INGlish English. The progressive construction in learner narratives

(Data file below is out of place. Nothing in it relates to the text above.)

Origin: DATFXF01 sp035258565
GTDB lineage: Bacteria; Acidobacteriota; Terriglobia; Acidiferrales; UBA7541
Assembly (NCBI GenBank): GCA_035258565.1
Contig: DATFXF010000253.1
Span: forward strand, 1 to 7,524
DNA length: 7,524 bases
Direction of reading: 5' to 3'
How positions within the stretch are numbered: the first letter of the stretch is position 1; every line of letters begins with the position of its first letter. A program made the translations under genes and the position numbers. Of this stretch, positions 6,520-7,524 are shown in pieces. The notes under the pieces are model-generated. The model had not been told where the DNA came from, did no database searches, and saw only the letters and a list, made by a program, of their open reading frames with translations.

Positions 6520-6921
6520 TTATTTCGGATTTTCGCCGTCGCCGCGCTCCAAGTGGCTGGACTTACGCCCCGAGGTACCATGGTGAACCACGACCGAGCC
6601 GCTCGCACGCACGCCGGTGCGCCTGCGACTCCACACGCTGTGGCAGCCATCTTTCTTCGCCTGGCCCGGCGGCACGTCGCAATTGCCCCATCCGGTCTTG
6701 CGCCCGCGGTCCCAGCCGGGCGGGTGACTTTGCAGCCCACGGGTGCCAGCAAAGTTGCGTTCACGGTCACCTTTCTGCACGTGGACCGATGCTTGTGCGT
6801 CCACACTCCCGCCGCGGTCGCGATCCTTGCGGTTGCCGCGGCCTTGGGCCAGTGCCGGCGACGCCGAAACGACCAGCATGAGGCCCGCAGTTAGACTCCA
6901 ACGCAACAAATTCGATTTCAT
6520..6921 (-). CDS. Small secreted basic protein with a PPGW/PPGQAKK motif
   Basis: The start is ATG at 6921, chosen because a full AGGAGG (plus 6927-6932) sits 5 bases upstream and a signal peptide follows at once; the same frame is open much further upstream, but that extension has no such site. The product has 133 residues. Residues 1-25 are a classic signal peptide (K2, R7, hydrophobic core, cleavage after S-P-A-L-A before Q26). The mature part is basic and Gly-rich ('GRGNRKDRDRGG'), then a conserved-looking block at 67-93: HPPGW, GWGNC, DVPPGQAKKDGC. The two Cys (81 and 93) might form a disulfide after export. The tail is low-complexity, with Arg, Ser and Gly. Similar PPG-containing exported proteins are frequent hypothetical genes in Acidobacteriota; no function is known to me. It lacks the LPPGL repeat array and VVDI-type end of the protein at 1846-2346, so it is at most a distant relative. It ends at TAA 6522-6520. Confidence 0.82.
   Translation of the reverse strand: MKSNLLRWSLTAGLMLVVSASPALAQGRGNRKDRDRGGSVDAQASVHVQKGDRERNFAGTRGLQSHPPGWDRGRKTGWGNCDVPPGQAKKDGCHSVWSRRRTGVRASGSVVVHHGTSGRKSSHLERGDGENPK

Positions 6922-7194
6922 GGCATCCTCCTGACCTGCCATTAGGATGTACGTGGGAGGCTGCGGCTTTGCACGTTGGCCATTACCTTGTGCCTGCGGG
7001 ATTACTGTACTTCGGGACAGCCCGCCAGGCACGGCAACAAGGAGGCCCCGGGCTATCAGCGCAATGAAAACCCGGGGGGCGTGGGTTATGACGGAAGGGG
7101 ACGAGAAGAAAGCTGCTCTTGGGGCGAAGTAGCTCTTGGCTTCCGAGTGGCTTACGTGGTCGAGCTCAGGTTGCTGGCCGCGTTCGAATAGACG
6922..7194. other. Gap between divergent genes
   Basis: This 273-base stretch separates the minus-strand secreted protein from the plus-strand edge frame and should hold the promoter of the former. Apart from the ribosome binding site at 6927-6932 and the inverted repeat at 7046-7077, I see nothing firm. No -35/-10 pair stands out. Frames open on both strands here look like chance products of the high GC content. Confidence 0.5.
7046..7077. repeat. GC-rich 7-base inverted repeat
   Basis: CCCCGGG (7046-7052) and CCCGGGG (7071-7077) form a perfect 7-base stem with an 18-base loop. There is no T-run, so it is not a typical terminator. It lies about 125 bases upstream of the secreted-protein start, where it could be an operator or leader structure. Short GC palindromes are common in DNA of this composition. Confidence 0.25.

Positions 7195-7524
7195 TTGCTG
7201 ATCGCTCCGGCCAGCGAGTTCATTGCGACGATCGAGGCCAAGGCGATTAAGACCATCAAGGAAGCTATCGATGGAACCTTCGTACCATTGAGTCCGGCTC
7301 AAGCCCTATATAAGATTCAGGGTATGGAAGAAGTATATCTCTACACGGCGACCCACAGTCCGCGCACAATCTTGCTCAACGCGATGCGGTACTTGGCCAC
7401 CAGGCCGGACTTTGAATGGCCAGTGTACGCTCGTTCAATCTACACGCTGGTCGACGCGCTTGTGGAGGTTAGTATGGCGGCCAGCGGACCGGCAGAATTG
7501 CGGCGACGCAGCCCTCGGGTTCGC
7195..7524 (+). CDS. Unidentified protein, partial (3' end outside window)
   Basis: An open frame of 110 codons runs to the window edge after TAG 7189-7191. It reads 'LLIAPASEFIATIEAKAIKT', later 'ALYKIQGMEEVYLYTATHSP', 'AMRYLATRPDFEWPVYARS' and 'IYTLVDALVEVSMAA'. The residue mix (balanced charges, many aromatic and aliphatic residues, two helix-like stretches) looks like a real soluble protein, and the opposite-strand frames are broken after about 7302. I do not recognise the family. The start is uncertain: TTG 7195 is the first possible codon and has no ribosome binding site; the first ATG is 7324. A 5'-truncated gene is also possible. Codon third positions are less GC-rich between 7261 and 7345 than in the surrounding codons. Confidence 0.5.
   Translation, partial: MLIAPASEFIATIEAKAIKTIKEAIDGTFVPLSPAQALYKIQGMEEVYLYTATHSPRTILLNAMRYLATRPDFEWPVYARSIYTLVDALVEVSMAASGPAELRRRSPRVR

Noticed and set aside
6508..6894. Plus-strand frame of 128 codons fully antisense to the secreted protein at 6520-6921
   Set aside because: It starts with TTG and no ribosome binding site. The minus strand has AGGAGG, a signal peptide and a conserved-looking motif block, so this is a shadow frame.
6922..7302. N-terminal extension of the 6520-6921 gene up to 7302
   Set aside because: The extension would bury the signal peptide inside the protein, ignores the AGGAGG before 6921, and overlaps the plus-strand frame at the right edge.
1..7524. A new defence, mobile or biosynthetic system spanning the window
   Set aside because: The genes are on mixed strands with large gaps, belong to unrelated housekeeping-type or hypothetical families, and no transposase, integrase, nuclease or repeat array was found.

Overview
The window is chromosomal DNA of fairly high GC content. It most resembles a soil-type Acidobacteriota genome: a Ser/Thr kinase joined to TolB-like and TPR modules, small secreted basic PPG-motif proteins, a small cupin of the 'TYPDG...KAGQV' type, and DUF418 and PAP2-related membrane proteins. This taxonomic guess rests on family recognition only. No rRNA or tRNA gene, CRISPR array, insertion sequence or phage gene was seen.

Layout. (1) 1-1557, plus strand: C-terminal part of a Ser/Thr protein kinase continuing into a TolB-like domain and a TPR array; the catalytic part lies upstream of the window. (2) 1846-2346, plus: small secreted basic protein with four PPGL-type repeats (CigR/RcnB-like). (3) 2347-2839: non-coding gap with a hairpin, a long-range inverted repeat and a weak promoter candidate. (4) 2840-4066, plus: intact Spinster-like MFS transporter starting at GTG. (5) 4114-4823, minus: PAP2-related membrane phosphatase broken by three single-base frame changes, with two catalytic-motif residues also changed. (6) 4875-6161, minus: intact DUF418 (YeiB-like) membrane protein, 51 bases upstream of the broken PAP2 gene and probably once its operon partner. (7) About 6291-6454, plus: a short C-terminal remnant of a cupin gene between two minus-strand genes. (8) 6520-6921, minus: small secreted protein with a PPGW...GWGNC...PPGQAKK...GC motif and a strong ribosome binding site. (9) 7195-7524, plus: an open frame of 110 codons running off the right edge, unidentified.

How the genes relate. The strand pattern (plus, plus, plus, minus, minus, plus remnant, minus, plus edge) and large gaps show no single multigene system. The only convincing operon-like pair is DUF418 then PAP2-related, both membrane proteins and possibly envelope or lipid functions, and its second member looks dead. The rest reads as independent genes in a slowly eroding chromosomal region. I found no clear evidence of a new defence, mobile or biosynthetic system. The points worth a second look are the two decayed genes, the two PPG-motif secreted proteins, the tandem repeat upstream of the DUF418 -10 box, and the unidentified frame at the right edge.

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The topic of the present thesis is the English progressive construction BE + V-ing; more specifically, as used by young L1 Norwegian learners of L2 English and same-age nativespeakers. The study is form-based and thus explores the developmental path from non-targetlike use of the -ing form to (more) target-like use of the progressive as a complete – and meaningful – construction. To this end, 165 learner narratives were collected using a website constructed to this end; 89 written by Norwegian L2 learners and 76 by L1 speakers of English. The learners were selected from two age groups, around 11 (N=83) and 15 (N=82), and texts written by the L2 learners were assessed to be at proficiency levels A1 (N=12), A2 (N=51), B1 (N=25) and B2 (N=1) of the Common European Framework of Reference for Languages (CEFR). The thesis is theoretically grounded in the framework of Cognitive Linguistics (e.g. Langacker 1987, 1991, 1999, 2008a, 2009, Taylor 2002, Croft and Cruse 2004, Radden and Dirven 2007), which comprises construction grammar (e.g. Goldberg 1995) and related learning theories (e.g. Tomasello 2003a, Robinson and Ellis 2008). In particular, this work draws on Slobin’s (1987b, 1996) thinking-for-speaking (TFS) theory, which states that language users select ways to represent a situation based on the linguistic tools available in their first language. Such TFS patterns are difficult to restructure in a second language, but it is possible, as found in studies and reference works that draw on Slobin’s theory (e.g. Jarvis and Pavlenko 2008, Pavlenko 2011b, Athanasopoulos 2011). In addition to more general language learning theory, one hypothesis specifically targeting the learning of tense/aspect morphology is addressed in the present work. This is known as the Aspect Hypothesis (AH), which posits a strong tie between the semantic category activities and progressive aspect: both L1 and L2 learners have been shown to display sensitivity to this connection early on, and only later expand the use of the progressive to the categories accomplishments and achievements, while refraining from use with states altogether. The data in the present study are analyzed with respect to these semantic categories, as well as the temporal category TENSE, the non-temporal category ING (the -ing form in non-finite contexts), and the extralinguistic categories L1 (Norwegian or English), age, gender and proficiency level. The analysis is quantitative and aims to find if differences in these variables lead to different frequencies in the use of the progressive; statistical significance is tested by means of a multivariate regression analysis. Finally, a more detailed semantic analysis is performed, to find out whether various previous claims about the semantics of the progressive have any explanatory power when it comes to learner usage in the dataset in this study. Traits that are said to be characteristic of verb types used with the progressive are duration, atelicity, agentivity, and the fact that they refer to observable situations. Such visual salience is seen as a very important characteristic in Durst-Andersen (2000), who claims that situations are perceived as still or moving pictures by language learners and that the progressive favours the latter. The above speaks to a universal learning path when it comes to progressive aspect, as do findings and theories related to the frequency and salience of the progressive (e.g. Ellis 2002, Goldschneider and DeKeyser 2005), as well as well-known studies on acquisition order (e.g. Brown 1973, Dulay and Burt 1974a). However, recent years have seen a rising interest in the role of L2 learners’ first language (e.g. Jarvis and Pavlenko 2008) and even in studies that mostly point toward a universal learning path, there is evidence of L1 influence on a more detailed level (e.g. Collins 2002, 2004b, Rocca 2007, Rohde 1996). A chapter section is therefore devoted to a partial contrastive analysis of Norwegian and English, in order to establish potential candidates for transfer. The analysis also seeks to detect any such transfer, based on the methodological criteria proposed by Jarvis (2000). The main findings of the present study can be summarized as follows: the single greatest predictor of frequent use of the progressive in a learner narrative is the presence of activity verb phrases. Other significant factors are L1, age, and proficiency level and tense, but none of these matches activities in explanatory power. Moreover, learners at proficiency level B1 and above master the use of the progressive construction on a level comparable to that of same-age native speakers; this includes the relative frequencies of the progressive and use of -ing in other constructions than the progressive. Their usage also bears witness of a gradual spread from more to less progressive-like constructions, while less proficient learners still struggle to use auxiliary BE. Finally, the semantic perceptions change with age and proficiency level, from an initial focus on observable or otherwise experienced events – what I call referential salience – via the expression of spatial as much as temporal extension, to giving telicity and agentivity more prominence. A chapter that summarizes and discusses the findings against the theories presented in the first part of the work follows the analysis, before the thesis ends with some concluding remarks. Among other things, suggestions are made as to how the findings in this study may inform pedagogical practice, and which areas of further research should receive attention.